The Buffett Rule is a Calculated Distraction from Obama’s Failed Leadership
J.D. Foster / Curtis Dubay /
What do you do when you’re losing a debate? Change the subject. That’s really all you need to know to understand President Obama’s resuscitation of his infamous “Buffett Rule” that would impose a minimum 30 percent effective tax rate on businesses and families earning $1 million.
The Supreme Court gave Obamacare a nasty audition two weeks ago, leaving even staunch defenders of the law grasping for straws while the former constitutional law professor now in the White House outrageously flailed the court for doing exactly what the Constitution intends. So what is the President’s response? Change the subject, of course.
After releasing a non-budget that completely ignored the nation’s near-term, medium-term, and long-term fiscal plight – an extraordinary trifecta not easily achieved – the President then tried to take the House Republicans to task for their proposed real solutions on all three. Nothing highlights irresponsibility like responsible behavior, and so Obama found sharp rhetoric and a frowning visage to be thin gruel when you’ve no policies of your own. Response? Change the subject.
Soaring gas prices have put enormous strains on family budgets and business plans. The President might deflect some of the resulting popular anger if he actually had an energy policy that might produce more energy. Instead, his policies have produced only more examples of why government should not be in the business of picking winners and losers (Solyndra). When your most notable policies relating to gas prices is to kill a major oil pipeline like Keystone, propose algae as an energy source and seek to raise taxes on oil companies, you’ve nowhere to hide. Response? Change the subject.
Then came last Friday’s jobs report, which was universally acknowledged as disappointing: job growth cut in half from the modest levels of previous months, and an unemployment rate that fell only because thousands of Americans just gave up looking. If Washington had merely left the economy to heal itself, performance today would have been much stronger and unemployment markedly lower. Instead, almost everything this Administration has tried has failed noticeably, and voters have noticed. Response? Change the subject.
With nowhere else to go, Obama has fallen back to his most comfortable setting – class warfare. Now that it is painfully obvious the Buffett Rule is the President’s chief policy priority and the centerpiece of his reelection campaign, it is fair to ask, what would the policy do to address any of the nation’s problems?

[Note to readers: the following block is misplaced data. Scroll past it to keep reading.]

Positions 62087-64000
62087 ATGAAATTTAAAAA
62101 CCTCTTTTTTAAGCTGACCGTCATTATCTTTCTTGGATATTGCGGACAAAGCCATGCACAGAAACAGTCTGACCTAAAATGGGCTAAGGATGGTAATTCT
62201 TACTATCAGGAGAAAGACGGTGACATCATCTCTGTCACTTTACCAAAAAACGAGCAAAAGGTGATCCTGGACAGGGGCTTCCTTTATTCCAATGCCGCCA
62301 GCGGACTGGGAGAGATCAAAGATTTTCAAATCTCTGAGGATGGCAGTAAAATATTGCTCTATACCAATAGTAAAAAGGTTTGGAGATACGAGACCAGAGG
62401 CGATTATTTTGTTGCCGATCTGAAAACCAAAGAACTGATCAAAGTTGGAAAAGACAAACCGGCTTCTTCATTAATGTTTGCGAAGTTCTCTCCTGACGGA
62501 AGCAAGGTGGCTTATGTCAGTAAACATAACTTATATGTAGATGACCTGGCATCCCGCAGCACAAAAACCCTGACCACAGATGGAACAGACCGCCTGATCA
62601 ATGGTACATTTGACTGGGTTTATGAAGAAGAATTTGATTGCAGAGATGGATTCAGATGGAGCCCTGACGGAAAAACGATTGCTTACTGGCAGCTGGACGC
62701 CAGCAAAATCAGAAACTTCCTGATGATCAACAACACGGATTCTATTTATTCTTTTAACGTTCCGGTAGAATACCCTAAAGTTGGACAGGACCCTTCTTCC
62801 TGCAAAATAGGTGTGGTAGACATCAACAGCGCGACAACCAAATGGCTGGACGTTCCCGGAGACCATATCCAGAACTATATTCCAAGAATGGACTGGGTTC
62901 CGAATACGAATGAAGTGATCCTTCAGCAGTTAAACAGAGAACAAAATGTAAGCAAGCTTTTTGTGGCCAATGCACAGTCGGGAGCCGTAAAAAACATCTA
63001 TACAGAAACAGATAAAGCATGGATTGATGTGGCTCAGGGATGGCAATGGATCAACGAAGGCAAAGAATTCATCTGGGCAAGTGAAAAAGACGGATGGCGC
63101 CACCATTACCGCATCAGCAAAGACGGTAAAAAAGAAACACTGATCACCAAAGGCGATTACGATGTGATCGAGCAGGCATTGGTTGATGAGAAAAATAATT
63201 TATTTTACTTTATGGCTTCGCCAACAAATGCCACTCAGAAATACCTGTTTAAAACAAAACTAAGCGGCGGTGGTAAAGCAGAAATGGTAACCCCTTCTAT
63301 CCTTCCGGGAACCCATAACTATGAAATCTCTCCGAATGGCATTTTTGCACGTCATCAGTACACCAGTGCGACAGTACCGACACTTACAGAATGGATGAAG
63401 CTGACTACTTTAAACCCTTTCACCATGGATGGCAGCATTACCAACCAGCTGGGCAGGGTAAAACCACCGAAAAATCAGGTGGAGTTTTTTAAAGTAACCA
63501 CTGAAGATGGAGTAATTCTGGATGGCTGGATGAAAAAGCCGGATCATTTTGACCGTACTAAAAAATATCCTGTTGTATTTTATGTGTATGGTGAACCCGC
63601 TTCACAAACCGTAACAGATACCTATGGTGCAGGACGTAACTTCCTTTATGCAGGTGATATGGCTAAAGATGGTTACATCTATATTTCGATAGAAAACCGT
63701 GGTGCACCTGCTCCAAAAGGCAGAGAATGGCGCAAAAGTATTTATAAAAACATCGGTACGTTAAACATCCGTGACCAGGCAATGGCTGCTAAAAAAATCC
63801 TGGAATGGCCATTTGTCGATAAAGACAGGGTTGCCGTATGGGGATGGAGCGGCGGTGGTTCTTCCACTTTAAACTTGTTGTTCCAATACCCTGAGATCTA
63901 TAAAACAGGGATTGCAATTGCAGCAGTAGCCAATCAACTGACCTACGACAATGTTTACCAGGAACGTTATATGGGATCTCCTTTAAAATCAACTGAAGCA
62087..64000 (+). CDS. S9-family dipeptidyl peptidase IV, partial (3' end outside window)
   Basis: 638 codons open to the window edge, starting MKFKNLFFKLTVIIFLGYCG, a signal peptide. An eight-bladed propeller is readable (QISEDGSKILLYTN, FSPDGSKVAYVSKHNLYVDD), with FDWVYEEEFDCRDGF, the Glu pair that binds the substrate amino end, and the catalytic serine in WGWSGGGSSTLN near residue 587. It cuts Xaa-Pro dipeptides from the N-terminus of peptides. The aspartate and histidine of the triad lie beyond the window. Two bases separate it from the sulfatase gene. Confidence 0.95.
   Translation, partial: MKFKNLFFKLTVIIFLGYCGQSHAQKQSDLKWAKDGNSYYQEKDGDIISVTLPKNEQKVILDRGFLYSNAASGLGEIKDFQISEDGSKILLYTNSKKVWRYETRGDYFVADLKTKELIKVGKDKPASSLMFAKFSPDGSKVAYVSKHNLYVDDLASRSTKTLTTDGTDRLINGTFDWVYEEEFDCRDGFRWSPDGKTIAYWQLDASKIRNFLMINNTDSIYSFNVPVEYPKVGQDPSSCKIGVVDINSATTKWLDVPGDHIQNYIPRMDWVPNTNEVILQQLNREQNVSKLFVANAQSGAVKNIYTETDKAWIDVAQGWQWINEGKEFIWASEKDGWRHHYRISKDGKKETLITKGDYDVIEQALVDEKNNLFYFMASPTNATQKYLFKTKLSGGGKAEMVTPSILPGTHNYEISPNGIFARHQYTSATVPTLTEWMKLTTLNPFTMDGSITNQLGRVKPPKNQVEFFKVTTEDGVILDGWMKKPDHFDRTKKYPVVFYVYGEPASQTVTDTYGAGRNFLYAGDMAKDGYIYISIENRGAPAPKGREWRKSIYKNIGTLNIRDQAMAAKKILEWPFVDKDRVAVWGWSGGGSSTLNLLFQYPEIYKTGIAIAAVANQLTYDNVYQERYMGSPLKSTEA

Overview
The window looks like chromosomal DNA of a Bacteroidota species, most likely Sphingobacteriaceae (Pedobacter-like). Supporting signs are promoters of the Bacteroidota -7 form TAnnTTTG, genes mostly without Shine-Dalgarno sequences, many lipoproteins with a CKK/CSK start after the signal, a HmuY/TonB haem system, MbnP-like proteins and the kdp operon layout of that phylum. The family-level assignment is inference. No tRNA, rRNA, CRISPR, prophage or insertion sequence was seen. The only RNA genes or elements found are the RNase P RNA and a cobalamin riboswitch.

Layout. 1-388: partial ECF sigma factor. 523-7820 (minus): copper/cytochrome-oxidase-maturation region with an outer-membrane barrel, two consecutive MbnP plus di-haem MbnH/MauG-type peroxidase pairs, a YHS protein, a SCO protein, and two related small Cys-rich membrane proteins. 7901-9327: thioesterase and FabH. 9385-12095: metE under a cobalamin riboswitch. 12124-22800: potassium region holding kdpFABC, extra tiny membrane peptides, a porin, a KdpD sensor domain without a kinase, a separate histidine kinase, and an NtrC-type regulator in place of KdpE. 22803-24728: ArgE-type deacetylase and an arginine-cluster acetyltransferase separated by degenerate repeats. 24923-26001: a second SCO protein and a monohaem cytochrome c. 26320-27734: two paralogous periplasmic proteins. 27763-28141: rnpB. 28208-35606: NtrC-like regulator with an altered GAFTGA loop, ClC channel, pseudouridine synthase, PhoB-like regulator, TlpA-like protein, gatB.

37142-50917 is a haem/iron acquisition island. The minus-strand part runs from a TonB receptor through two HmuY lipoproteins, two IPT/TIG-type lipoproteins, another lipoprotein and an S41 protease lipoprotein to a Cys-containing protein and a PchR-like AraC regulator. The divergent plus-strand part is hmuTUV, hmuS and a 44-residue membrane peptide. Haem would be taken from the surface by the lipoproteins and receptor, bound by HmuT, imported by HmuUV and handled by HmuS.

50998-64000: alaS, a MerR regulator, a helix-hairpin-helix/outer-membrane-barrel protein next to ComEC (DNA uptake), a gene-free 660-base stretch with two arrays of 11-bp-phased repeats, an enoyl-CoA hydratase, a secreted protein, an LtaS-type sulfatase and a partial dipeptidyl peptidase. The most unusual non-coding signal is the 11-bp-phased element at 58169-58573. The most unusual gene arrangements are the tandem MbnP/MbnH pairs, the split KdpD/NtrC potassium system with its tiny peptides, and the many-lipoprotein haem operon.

The answer is – absolutely nothing.
Strengthen the economy? No, when it comes to economic growth the Buffett Rule would weaken the economy. The tax would fall most heavily on job creators like businesses that pay their taxes through the individual income tax, investors, and entrepreneurs. The higher levy would confiscate from them resources they would otherwise use to start new businesses, grow existing businesses, and hire more workers. This will slow economic growth, job creation, and wage increases.
Reduce the budget deficits? More like “budget pixie dust” in the words of House Budget Chairman Paul Ryan (R-WI). According to a recent analysis by the congressional Joint Committee on Taxation, the Buffett Rule would raise $47 billion over ten years. And that assumes no negative economic effects, which are certain to reduce the revenues gained. For perspective, during that period President Obama’s budget calls for adding $6.7 trillion to the national debt. The Buffett Rule would reduce the increase in debt in Obama’s budget by about one half of one percent. No joke.
The Buffett Rule debate is desperate political prestidigitation. President Obama is losing the fight over Obamacare, which remains intensely unpopular. Gas prices show no sign of descending. The economy at best is muddling. And the nation is looking for answers on the budget and the President has none. The President needed a change of subject. For Obama, what better time for a distracting, divisive fight over fairness?
When a President refuses to address the issues the country cares about, they tune out. Obama’s fairness fight is likely to fare about as well as the rest of his policies.